According to the Insurance Information Institute, an industry-sponsored trade group, “actuarial studies show that how a person manages his or her financial affairs, which is what an insurance score indicates, is a good predictor of insurance claims. Insurance scores are used to help insurers differentiate between lower and higher insurance risks and thus charge a premium equal to the risk they are assuming. Statistically, people who have a poor insurance score are more likely to file a claim.”
But the difference in prices seems to go far beyond even the numbers that the insurance industry offers in its own defense. While inner cities represent 36 percent more liability claims, per capita, and 48 percent more collisions, their premiums are more than twice as high.
Additionally, information from several states’ insurance commissioners offices indicates that some major insurers actually charge lower premiums for standard liability packages than for policies merely meeting the much lower state minimums.
The Consumer Federation of America would like to see some government intervention on behalf of good drivers with lower incomes who rely on their cars to be productive and employed. One model is the California Low Cost Auto Insurance program, which provides basic liability coverage to good drivers for around $250 to $350 per year. This coverage gets you the minimum liability coverage generally required to drive in California:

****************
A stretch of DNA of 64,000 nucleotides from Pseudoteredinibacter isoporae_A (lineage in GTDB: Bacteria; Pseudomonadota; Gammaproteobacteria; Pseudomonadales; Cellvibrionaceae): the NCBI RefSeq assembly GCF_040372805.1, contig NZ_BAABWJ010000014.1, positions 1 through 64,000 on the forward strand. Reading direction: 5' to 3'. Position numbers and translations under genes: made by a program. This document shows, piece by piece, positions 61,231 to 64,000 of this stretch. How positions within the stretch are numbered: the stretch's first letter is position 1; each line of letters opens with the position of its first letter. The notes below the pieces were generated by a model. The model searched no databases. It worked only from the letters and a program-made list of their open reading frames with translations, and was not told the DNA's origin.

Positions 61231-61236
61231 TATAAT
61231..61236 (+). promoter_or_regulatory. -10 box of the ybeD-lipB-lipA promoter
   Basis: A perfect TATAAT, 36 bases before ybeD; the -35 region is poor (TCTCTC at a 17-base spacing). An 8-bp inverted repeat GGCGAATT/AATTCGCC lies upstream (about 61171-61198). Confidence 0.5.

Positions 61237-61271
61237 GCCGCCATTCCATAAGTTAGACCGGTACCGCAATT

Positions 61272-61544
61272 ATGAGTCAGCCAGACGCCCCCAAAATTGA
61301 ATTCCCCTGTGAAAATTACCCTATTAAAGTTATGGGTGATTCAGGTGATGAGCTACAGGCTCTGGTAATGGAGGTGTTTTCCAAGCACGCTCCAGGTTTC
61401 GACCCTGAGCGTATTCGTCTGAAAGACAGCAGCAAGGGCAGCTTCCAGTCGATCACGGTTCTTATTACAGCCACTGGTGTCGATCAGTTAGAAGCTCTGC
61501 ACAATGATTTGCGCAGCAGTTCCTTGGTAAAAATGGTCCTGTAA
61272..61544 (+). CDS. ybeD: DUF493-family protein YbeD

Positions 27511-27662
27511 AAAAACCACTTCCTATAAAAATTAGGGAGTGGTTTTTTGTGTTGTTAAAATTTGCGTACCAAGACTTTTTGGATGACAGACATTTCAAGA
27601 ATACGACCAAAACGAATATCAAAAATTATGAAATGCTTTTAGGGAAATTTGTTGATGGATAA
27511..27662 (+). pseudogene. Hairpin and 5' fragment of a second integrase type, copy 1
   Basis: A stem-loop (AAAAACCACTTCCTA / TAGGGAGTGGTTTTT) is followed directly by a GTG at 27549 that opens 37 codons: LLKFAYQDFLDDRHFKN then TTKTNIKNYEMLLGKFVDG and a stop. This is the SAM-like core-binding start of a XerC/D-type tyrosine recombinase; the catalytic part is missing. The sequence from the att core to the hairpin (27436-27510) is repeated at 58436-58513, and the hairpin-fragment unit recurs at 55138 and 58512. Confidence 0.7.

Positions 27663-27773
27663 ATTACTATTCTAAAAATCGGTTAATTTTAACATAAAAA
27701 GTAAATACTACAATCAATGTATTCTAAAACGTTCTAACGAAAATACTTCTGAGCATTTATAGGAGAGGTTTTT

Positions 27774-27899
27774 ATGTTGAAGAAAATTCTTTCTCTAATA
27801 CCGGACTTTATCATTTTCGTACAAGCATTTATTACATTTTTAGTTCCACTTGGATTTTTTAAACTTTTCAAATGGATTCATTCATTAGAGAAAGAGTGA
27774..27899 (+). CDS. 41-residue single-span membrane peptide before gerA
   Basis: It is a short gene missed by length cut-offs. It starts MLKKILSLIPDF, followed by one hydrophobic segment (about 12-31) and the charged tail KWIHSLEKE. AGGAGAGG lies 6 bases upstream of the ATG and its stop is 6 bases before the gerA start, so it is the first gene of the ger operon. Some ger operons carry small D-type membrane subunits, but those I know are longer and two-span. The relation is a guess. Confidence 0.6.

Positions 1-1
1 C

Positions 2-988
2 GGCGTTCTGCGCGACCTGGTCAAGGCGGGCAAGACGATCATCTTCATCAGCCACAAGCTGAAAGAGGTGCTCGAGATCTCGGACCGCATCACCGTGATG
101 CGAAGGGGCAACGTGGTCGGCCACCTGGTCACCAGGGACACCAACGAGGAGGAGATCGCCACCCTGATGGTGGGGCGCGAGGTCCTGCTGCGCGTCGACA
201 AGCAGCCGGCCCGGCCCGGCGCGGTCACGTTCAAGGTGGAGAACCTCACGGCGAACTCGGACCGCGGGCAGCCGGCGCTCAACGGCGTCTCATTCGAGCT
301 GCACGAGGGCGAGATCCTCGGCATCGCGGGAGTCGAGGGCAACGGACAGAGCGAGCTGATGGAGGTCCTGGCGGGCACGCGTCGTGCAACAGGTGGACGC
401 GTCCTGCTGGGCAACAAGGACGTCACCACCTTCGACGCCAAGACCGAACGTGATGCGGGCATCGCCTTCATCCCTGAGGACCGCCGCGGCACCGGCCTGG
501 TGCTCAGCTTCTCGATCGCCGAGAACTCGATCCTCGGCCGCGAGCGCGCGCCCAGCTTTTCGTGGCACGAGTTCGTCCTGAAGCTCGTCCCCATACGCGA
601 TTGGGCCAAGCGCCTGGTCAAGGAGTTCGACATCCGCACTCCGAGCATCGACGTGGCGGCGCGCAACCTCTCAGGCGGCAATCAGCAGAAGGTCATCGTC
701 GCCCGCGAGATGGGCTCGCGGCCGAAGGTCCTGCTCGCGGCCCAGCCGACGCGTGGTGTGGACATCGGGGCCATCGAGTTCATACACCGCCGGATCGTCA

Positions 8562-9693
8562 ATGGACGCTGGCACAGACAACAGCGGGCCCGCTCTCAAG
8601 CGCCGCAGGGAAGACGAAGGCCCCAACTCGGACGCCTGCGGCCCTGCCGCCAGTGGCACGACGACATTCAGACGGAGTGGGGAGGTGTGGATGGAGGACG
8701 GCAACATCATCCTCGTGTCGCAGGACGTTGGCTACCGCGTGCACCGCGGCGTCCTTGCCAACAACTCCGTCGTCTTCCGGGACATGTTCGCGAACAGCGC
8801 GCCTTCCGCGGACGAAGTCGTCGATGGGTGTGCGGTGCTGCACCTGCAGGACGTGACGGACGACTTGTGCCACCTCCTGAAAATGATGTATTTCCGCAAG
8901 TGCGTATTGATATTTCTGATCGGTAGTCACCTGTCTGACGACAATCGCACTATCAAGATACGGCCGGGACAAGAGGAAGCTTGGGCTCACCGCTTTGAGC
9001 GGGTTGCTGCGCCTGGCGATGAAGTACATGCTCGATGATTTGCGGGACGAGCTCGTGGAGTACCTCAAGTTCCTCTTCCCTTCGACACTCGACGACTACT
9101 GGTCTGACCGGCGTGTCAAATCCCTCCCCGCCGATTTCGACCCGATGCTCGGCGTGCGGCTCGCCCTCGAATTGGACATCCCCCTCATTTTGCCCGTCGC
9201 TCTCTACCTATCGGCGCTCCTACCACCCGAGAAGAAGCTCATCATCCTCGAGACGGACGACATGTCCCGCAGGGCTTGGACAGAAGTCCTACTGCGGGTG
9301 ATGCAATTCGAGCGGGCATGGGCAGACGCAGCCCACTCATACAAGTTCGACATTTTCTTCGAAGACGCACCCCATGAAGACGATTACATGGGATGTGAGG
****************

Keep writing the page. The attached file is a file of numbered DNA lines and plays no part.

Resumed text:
A basic policy under the California’s Low Cost Auto Insurance program coverage provides:
- Up to $10,000 per person in case of bodily injury or death
- Up to $20,000 per accident in case of bodily injury or death
- Up to $3,000 for property damage
Participating drivers can add $10,000 per person and $20,000 in bodily injury coverage, too, for an additional charge, as well as medical payments coverage of $1,000 per person.
New Jersey also has its own Special Auto Insurance Policy program (SAIP), restricted to Medicaid recipients, that allows qualified drivers to drive for $365 per year – also called the “dollar-a-day” program. The problem with this program, however, is it provides no liability protection whatsoever. Obviously, people who meet the Medicaid income and asset requirements are going to be difficult or impossible to collect damages from.
The 22,000 drivers currently on the road are a menace to other drivers on the road, and an excellent reason to buy uninsured/underinsured motorist coverage from your own carrier. But these drivers could also cause severe injury or death to bicyclists, children, pedestrians and others who have no reason to carry auto insurance. It seems that the New Jersey solution goes too far.
Look Out for Number One.
What can you do? Well, for the time being, we’re stuck with credit scores being used as a proxy for drivers’ risk. So aside from being a safe driver, generally, you can make a dent in your insurance premium by keeping up with your bills.
You can also ask your agent about multi-line and multi-car discounts, and discounts for the latest gee-whiz safety gizmos in your car.
Do you have teenagers? Keep their grades up. Some carriers offer discounts for young drivers with good grades.
And, of course, you can save money by moving to a more suburban or rural area. You can go online to compare hypothetical quotes from various zip codes and addresses, so you can see the difference yourself. Add the savings, on car insurance, if any, into your decision-making process about where you want to live.